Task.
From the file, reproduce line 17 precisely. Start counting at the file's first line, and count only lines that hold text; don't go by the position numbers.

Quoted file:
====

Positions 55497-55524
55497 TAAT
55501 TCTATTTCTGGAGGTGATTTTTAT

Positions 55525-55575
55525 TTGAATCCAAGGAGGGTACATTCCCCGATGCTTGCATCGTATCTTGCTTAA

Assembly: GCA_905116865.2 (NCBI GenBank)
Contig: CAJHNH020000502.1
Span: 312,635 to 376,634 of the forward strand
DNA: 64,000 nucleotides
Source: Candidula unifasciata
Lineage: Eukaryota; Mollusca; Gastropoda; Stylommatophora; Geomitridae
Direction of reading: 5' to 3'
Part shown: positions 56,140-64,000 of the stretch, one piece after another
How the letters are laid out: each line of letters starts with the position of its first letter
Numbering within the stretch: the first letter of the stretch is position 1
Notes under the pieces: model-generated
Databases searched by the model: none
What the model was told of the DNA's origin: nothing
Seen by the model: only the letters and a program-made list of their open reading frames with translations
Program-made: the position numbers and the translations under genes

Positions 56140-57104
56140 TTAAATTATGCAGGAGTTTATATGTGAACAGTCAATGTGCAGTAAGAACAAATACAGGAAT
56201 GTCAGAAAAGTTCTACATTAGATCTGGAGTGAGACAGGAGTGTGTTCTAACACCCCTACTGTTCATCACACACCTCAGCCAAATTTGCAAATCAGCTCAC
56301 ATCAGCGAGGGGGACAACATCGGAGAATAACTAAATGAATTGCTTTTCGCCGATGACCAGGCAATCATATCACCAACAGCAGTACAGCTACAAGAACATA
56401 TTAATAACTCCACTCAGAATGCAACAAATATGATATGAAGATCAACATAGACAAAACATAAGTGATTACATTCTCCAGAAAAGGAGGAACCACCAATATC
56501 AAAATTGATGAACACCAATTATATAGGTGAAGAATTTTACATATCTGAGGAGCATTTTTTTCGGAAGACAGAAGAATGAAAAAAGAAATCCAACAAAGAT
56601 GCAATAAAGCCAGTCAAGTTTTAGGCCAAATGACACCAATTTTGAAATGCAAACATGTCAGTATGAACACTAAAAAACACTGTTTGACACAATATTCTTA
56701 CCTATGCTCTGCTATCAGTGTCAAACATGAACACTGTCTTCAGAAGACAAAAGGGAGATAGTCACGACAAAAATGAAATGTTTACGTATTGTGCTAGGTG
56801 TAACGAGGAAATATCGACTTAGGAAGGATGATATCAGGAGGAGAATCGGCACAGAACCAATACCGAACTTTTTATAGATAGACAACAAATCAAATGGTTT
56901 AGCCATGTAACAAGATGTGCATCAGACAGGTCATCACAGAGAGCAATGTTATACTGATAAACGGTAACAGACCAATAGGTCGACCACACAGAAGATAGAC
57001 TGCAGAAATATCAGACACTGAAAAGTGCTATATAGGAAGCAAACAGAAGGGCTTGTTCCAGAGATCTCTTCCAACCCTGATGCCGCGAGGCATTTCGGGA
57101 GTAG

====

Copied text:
Databases searched by the model: none